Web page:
July 14, 1997 12:00 PM


Looking for a new VCR or refrigerator? Trevor Traina offers one reason to start the search at CompareNet (www.compare.net), his company’s product-comparison Web site: “No more going to a big chain store and asking some 17-year-old kid in a red jacket a lot of questions.” At CompareNet, users can research more than 20,000 products—appliances, cars, electronics—by choosing desired features and creating side-by-side matchups of competitors. More importantly the site explains each feature, so you know whether your VCR really needs, say, a flying erase head.

CompareNet staffers meticulously research each product, and the San Francisco company is starting to rake in ad dollars. That’s good news for Traina, 29, the son of social scenesters John Traina, an investor, and Dede Wilsey, a philanthropist, and stepson of author Danielle Steel (who separated from Traina’s father in 1995 after 15 years). CompareNet now draws 200,000 users to its site each month. The most requested products? “Breadmakers and lawn mowers,” says Traina. Although, he adds, “I’ve told Danielle that maybe we’ll have a summer literature section too.”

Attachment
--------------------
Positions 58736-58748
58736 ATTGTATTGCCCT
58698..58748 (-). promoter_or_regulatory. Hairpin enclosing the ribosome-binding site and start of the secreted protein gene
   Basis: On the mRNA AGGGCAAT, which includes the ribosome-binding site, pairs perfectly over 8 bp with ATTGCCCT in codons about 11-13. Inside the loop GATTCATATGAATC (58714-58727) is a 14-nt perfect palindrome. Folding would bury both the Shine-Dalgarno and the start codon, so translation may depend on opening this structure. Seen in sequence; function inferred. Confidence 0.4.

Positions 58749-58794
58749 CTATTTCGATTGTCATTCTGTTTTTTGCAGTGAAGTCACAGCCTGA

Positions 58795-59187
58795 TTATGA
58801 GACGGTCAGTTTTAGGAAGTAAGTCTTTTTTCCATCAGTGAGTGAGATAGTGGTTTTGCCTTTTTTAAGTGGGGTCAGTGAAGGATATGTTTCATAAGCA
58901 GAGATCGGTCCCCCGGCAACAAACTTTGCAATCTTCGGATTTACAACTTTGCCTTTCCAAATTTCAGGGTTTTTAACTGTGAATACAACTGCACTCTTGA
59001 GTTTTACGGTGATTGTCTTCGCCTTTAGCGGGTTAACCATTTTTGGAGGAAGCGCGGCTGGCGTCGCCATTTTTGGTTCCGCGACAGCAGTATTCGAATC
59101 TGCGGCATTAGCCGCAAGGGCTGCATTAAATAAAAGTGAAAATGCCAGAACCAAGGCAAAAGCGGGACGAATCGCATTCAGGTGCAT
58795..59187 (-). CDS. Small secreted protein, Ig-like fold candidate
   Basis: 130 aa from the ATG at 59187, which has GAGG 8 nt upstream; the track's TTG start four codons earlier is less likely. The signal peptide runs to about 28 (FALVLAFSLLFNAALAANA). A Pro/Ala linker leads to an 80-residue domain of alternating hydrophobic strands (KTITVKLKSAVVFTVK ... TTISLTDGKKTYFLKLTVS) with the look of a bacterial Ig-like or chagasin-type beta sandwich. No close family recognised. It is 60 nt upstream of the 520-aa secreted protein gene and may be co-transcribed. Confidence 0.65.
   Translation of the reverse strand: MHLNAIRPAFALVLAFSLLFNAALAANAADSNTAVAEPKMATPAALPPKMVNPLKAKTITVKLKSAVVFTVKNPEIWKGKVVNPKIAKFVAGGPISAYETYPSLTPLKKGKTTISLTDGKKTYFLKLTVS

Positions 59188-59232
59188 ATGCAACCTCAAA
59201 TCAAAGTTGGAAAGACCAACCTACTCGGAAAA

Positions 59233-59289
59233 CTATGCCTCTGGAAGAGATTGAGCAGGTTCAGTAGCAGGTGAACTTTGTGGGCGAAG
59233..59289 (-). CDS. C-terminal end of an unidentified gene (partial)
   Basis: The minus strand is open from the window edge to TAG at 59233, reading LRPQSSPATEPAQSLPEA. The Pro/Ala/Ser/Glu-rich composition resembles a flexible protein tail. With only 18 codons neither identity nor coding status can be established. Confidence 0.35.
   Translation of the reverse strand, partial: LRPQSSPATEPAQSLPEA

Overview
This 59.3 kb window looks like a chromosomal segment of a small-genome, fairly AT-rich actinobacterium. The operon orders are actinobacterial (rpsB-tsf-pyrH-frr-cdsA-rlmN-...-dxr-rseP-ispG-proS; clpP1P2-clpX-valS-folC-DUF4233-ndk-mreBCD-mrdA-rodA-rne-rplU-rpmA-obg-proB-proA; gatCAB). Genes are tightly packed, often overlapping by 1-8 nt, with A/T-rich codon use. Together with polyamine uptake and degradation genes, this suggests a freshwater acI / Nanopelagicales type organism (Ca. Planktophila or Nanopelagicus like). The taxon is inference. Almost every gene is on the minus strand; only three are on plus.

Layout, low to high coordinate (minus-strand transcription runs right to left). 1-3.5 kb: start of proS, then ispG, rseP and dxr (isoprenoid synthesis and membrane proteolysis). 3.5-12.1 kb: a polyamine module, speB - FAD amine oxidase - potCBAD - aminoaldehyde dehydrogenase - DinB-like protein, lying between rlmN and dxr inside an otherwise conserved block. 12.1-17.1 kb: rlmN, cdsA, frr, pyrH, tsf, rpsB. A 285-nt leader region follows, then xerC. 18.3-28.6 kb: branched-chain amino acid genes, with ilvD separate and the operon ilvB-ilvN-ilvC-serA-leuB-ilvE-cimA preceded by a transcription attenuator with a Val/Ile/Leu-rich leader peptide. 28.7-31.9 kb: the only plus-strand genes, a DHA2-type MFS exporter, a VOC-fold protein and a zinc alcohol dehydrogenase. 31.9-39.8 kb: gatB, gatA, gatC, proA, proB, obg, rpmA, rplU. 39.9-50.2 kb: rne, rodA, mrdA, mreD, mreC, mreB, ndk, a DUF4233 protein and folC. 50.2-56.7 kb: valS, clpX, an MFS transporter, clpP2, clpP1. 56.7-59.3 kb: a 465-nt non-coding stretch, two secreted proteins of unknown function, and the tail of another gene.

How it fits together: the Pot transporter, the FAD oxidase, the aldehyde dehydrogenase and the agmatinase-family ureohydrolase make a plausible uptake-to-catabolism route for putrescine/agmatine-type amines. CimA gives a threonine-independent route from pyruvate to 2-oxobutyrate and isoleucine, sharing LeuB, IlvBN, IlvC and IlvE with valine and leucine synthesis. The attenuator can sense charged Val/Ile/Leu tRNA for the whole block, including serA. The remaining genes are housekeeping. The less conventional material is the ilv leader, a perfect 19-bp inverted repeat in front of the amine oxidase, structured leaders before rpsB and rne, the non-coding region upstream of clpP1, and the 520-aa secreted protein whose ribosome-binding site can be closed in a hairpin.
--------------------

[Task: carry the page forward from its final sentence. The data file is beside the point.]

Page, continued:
Tamagotchis, those beeping “digital pets” on key chains, may be sweeping the junior highs of America. But two new CD-ROMs showcase virtual critters with much stronger claims to achieving artificial life. The first, released here in April by Fujitsu Interactive, is Fin Fin on Teo, the Magic Planet. Kids befriend the half-bird, half-dolphin Fin Fin by talking to him gently through a sensor. The timid Fin Fin gradually learns to trust them, come when called and do tricks to reward his new friends.

Creatures, to be released by Mindscape this month, will delight science-minded older kids and adults. The CD-ROM asks you to play keeper to cutie pies called Norns. Newly hatched Norns learn from exploring the world around them, from other Norns and from users, who can even teach them up to 100 words in any language.

Norns can trace their origins to electronic DNA designed by the British company Cyberlife. Their offspring sometimes surprise even their creators. One user, says Cyberlife vice president Anil Malhotra, reported that two of his adult Norns had become inseparable. When the male died, the female stood by his side, refused to eat and died an hour later. “There’s no program code at all for that,” says Malhotra—which makes these creatures, in a sense, seem very much alive indeed.

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